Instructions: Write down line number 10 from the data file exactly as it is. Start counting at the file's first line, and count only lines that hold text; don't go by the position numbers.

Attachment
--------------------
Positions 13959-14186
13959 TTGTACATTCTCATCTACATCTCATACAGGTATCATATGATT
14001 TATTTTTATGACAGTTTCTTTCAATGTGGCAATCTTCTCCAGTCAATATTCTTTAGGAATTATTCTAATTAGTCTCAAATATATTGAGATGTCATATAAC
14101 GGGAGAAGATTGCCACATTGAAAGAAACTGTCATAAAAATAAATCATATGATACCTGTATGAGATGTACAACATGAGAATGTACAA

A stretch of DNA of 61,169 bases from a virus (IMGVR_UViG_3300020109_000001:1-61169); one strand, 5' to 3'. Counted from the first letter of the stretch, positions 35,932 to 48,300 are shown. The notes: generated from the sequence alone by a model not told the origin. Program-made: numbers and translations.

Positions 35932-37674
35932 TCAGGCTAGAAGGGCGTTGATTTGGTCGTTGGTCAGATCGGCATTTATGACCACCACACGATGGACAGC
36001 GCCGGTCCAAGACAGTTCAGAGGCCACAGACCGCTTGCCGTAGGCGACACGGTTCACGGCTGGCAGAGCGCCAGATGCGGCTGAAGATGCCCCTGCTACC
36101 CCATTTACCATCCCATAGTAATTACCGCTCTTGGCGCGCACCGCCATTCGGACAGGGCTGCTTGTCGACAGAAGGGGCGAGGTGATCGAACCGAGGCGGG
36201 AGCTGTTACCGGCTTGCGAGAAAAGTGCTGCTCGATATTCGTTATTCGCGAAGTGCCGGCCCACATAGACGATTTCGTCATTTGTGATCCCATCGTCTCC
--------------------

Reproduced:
36201 AGCTGTTACCGGCTTGCGAGAAAAGTGCTGCTCGATATTCGTTATTCGCGAAGTGCCGGCCCACATAGACGATTTCGTCATTTGTGATCCCATCGTCTCC